To better illustrate this, if I may quote Susan Park, Purchasing Agent of VHA member Sarah D. Culbertson Memorial Hospital in Rushville, IL, she says, "We have limited resources, as a 58-bed facility, and Novation is always willing to work with us to meet our needs.
With Novation's help, we gain the benefits of a bigger hospital that we couldn't get on our own. Through Novation, we are not little, but mighty."
Clinical & Operational Benefits of the VHA and UHC Alliances
It's important to note that health care organizations affiliate with VHA and UHC and gain access to Novation's services for a number of benefits beyond simply supply chain management.
These include: nationwide collaboration on clinical improvement initiatives; high-quality educational opportunities; groundbreaking research on emerging technologies; consulting services that improve operational efficiencies; research on consumer trends; advocacy on public policy issues; and innovative services provided by VHA and UHC that might not otherwise be affordable for individual organizations or available from other sources. Alliances represent the coming together of their member organizations in areas other than purchasing. More can be done to improve the country's health through collaboration and scales of efficiency.
For example, VHA recently launched the nationwide program, Women's HeartAdvantage, as part of a national initiative to change how women are treated for heart disease and to educate women about their own risks for heart disease. VHA is collaborating with hospitals across the nation to implement the first hospital-based program to address heart disease, which is the greatest health threat to women. To address this largely unrecognized health crisis, VHA conducted nationwide and market-specific benchmarking research on the attitudes and awareness among women about heart disease. Interval results from the Yale-New Haven Hospital demonstration program revealed that after 10 months of the Women's HeartAdvantage program, awareness significantly increased from 26 percent to 39 percent. In fact, already we know it's helped save at least one life. After experiencing chest pain, a patient mentioned to her doctor that she had read about Yale-New Haven's participation in Women's HeartAdvantage. The symptoms she read about reminded her of her own discomfort. She was sent to the hospital, where doctors performed an emergency balloon angioplasty, and she's doing fine.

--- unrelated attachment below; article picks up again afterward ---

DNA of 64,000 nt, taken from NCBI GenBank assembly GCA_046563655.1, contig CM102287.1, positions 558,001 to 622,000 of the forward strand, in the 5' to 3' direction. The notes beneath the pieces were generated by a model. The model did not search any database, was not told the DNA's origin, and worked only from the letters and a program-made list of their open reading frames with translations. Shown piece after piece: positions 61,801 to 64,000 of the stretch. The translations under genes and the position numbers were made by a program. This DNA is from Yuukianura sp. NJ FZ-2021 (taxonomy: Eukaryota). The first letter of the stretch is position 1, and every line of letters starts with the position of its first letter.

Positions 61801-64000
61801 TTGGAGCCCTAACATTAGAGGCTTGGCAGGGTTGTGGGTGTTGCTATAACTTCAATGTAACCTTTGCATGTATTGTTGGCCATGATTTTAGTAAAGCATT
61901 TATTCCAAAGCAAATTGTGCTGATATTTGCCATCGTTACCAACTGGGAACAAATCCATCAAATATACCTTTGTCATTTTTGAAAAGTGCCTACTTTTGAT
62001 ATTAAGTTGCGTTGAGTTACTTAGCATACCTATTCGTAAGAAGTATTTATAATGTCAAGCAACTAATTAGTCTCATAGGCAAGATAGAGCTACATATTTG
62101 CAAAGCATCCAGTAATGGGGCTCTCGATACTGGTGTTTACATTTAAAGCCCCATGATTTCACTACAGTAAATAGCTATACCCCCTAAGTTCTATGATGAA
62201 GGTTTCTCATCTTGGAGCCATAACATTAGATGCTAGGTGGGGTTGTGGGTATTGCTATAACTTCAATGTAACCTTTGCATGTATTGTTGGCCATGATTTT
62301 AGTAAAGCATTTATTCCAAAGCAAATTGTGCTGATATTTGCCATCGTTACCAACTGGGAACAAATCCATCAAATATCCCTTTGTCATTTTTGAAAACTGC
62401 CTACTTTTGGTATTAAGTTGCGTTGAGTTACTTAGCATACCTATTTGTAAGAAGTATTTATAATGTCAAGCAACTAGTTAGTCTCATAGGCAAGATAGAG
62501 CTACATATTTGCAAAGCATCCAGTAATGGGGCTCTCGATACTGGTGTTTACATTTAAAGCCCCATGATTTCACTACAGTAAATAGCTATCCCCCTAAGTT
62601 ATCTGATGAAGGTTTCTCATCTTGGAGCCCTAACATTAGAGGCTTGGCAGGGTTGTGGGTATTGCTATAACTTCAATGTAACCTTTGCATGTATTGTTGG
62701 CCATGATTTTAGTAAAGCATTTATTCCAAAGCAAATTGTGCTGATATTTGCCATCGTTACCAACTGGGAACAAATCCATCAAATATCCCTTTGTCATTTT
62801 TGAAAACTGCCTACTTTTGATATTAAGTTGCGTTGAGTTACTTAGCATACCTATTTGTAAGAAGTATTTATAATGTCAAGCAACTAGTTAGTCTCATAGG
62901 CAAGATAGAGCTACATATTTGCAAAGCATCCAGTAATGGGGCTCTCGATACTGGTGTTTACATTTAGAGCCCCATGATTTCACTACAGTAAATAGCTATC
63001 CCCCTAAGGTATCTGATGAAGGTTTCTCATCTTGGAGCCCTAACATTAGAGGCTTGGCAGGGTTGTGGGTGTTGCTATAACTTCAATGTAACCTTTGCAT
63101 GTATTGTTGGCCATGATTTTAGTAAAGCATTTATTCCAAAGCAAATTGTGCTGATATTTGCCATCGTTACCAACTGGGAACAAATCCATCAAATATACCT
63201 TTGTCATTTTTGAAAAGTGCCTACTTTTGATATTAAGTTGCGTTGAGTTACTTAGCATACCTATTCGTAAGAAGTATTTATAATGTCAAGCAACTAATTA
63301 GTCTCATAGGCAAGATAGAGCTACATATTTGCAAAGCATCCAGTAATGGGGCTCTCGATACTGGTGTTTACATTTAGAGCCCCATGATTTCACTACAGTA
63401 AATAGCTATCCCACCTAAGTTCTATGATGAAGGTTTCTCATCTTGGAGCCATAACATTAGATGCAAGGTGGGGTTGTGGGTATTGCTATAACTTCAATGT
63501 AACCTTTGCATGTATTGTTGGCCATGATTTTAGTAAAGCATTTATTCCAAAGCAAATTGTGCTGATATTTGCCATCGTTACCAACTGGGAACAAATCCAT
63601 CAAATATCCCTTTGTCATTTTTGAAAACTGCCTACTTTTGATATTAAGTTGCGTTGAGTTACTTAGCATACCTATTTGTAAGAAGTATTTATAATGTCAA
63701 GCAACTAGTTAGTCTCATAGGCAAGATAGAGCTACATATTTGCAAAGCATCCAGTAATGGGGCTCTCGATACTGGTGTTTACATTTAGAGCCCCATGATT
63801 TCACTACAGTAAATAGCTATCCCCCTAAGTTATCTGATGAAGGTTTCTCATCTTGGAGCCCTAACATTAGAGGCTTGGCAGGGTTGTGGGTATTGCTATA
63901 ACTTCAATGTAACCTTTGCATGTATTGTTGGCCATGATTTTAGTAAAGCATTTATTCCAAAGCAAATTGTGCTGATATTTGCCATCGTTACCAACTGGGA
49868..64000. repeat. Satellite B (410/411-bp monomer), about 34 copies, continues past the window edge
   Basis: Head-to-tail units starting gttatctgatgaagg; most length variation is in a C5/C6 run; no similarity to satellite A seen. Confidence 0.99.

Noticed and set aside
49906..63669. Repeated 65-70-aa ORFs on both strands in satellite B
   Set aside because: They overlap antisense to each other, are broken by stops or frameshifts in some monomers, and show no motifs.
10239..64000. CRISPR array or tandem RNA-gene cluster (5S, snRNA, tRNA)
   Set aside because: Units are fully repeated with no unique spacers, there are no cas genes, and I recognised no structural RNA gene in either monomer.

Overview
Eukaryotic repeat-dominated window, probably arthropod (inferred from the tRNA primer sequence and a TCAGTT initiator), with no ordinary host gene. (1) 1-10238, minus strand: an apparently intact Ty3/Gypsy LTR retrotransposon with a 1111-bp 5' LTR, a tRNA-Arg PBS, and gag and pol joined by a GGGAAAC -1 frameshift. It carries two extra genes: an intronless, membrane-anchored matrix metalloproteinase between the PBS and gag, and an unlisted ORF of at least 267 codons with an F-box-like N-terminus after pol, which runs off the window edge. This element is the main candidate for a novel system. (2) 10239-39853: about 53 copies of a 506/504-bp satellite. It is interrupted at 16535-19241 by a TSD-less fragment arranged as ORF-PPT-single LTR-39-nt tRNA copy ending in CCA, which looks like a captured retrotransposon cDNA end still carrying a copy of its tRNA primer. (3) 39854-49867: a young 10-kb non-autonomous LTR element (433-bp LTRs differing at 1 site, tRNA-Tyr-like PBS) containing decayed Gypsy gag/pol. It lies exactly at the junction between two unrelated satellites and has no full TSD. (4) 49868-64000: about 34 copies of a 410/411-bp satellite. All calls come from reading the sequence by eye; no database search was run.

Likewise, UHC helps members identify standards of excellence among academic health centers and community providers so that members can achieve optimal quality and productivity.
UHC's improvement and effectiveness services focus on enhancing practice management, improving members' clinical and operational performance, and providing the support and resources for effective clinical decision making. UHC's benchmarking projects use data-driven processes to identify models of efficiency and best practice, share up-to-date information, and initiate effective, long-term clinical and operational improvements. A recent benchmarking study focused on ischemic strokes. Participating hospitals reported current patient care protocols for treating stroke victims. UHC compiled and reviewed the information and produced a report that identified best practices in patient care. The University of Utah Hospitals and Clinics was one of the stroke project participants. Using the findings from the UHC study, the hospital's staff formed a clinical "brain attack team" of physicians, nurses and pharmacists. The team reviewed the findings and modeled their response and treatment patterns on better performers' practices. Since implementing their new response protocols, they have experienced improved outcomes with many of their stroke patients.
Attention to safety is also a vital initiative. Novation's comprehensive safety initiative promotes and enhances patient, care provider and environmental safety. Through this initiative, Novation increases member awareness of its safety-related contracted products; promotes and tracks supplier-sponsored safety initiatives; obtain member input on safety projects through councils; and incorporates safety specifications into the contract process. Our quality assurance/regulatory affairs team ensures the delivery of safe and effective products by conducting manufacturing inspections and audits of supply partners, monitoring customer complaints and enforcing all regulatory guidelines.
During 1999 and 2000, 25 VHA and UHC member organizations participated in the Novation Education in Anesthesia Techniques program. This program is an anesthesia clinical simulation training program offered by Novation's anesthesia business unit. The initiative was presented, reviewed and supported by the Novation Anesthesia Advisory Council which consists of clinicians such as nurses and pharmacists. This program allows organizations to receive a free, cutting-edge and accredited training program for anesthesiologists, nurses and pharmacists. Nine out of ten participants felt that their clinical staff gained enhanced clinical knowledge from the program. Multiple clinical participants wrote to us following the program. One letter from a physician and professor at the University of Minnesota said the program was "tremendously successful educationally for medical students, residents, fellows, anesthetists and staff."